First in a series of posts about Peter Boettke’s Living Economics: Yesterday, Today, and Tomorrow
In the study of any subject it is helpful to have the guidance of someone who has gone before, walked many paths, and can point the student to the most useful paths and points of learning. This guide can warn the student against intellectual cul-de-sacs that waste time and have no exit; or worse, sinkholes that can swallow a scholar wholly.
An unwise guide might teach many interesting lessons, but these lessons might not cohere together, or even mislead the student, and therefore leave the student unable to journey alone, the student having no map to navigate by. Such a student is always dependent on the experts to read the signs.
Economics, being both a descriptive and analytic science of human choice and human institutions, makes the choice of a human (and humane) guide even more paramount. It becomes a reflexive and recursive problem, a strange loop of decision-making. Many forks in the road will be met, as frameworks and theoretical worldviews organize to their own focal points. That is, when you put on a pair of goggles, you begin to see the world according to the goggles. The choice of goggles is a fork in the road. Thus prior choices can limit future choices.
Prof. Peter Boettke has been studying economics for over 30 years, slightly longer than your humble correspondent has been on this Earth. Not only is Boettke long experienced as an economist, he has played a vital role in shaping the modern school of Austrian Economics (of the GMU/Cato variety) and is known for shepherding many projects and scholars in the broader liberal (or libertarian) intellectual movement.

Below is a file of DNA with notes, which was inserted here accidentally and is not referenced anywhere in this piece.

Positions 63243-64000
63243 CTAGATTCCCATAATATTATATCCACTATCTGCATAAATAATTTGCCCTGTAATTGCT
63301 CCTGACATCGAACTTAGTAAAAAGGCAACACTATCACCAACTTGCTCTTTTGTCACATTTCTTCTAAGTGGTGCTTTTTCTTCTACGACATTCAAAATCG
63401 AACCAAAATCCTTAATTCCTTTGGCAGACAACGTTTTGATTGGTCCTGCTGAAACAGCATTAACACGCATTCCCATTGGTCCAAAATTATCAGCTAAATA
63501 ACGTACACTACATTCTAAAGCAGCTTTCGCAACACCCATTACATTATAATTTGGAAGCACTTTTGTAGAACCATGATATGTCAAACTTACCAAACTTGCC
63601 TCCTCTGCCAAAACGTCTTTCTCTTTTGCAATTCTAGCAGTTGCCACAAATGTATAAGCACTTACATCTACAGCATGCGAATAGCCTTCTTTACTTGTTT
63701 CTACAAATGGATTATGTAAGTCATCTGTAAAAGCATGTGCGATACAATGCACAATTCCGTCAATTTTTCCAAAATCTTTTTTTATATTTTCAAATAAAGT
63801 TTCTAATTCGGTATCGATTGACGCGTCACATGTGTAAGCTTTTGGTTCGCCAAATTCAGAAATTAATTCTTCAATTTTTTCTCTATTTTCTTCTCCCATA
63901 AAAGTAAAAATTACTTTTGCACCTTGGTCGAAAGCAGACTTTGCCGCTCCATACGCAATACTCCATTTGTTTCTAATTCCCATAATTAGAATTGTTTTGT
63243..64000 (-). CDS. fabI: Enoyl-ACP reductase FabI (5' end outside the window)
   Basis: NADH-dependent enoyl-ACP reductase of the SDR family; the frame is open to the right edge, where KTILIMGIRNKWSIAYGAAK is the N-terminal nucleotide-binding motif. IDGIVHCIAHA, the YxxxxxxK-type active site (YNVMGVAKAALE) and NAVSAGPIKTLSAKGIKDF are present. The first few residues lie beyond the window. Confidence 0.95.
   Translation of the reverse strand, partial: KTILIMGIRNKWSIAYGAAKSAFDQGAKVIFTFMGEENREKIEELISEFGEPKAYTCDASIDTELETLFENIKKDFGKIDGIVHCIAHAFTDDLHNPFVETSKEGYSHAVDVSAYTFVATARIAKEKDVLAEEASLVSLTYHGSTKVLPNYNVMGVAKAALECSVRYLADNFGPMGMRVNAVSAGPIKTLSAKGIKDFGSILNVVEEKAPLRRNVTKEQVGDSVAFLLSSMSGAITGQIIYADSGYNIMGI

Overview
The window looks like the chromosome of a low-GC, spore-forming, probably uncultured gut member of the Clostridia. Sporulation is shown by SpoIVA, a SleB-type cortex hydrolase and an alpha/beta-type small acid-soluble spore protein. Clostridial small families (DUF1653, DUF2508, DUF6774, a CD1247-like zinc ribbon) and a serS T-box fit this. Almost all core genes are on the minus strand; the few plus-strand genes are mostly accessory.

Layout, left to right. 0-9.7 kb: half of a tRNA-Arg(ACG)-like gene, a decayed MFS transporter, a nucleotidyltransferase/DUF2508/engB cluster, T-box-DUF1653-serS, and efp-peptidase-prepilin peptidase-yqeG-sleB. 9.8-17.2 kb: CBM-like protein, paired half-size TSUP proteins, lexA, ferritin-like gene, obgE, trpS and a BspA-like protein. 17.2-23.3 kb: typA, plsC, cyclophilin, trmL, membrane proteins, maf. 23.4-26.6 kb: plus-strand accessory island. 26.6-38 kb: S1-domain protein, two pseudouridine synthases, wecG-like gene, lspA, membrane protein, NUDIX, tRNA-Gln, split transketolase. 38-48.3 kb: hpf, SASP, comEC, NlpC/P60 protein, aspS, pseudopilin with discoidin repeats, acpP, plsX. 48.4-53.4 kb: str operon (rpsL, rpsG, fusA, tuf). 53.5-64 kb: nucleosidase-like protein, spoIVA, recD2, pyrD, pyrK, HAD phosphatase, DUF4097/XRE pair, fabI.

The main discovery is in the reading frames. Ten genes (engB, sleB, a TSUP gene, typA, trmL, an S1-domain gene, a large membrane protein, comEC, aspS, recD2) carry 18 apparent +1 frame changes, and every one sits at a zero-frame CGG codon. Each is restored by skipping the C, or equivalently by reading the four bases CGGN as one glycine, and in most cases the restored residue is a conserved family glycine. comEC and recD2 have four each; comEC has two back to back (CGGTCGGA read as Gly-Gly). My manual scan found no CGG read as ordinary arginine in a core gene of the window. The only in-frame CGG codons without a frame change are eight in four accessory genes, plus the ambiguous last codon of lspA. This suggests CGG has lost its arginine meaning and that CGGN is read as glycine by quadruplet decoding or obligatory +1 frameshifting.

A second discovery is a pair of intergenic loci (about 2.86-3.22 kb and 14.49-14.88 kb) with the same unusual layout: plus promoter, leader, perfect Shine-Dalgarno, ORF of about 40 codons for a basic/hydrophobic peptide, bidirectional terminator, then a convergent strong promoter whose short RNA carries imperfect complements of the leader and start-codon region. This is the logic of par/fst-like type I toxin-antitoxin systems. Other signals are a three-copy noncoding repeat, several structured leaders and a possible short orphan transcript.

Anybody seriously interested in economics, whether she be a free-marketeer or not, can benefit from delving into Boettke’s Living Economics. As Daniel Kuehn says in his forthcoming review of the book, Living Economics provides a map of Boettke’s inspirations and points to a specific canon of free-market thinking:
Living Economics presents itself as a sort of applied intellectual history; an intellectual history with a moral to the story, if you will. It is actually more of an intellectual autobiography. Billed as a guide to good economics, passionately practiced, it is really a window into the way economics is done at George Mason University and affiliated institutions. This isn’t meant to diminish the book. Even as an intellectual autobiography it is a fascinating read.
[Editor’s Note: Read Daniel Kuehn’s review in full here ]
Boettke lays out his family tree—the “mainline” of economics that places the Invisible Hand, the power of the market to organize society, as its cohering principle. This mainline stands against the Keynesian “mainstream” that is politically convenient, politically popular, and politically connected.
Boettke asserts that Adam Smith, a major figure in the mainline, has, in The Wealth of Nations (Liberty Fund print edition, Online at EconLib), provided us a positive science of how to run a government fitted to a liberal society (Book V). This kind of assertion is an invitation for us to enter into his reading, or to challenge his assertions based on our own reading of Smith, alternative theories, and experience.
If Boettke is correct in his signposts, then Living Economics is an important guide to what is best in economics. Even if one disagrees in parts, it is a helpful syllabus to a serious student.
If he is largely wrong, the unconvinced and the hostile can find their way to some of the strongest (or at least most strident) arguments for the free market and meet them toe-to-toe, rather than against the many distortions, as well as the tide of infantile and ill-informed arguments that pollutes the Internet, cable news, and common discourse.
To begin, I invite you to read the Preface [PDF] and Chapter 1: Economics for Yesterday, Today, and Tomorrow [PDF] from Boettke’s site: www.peter-boettke.com/research/authored-books/living-economics-yesterday-today-and-tomorrow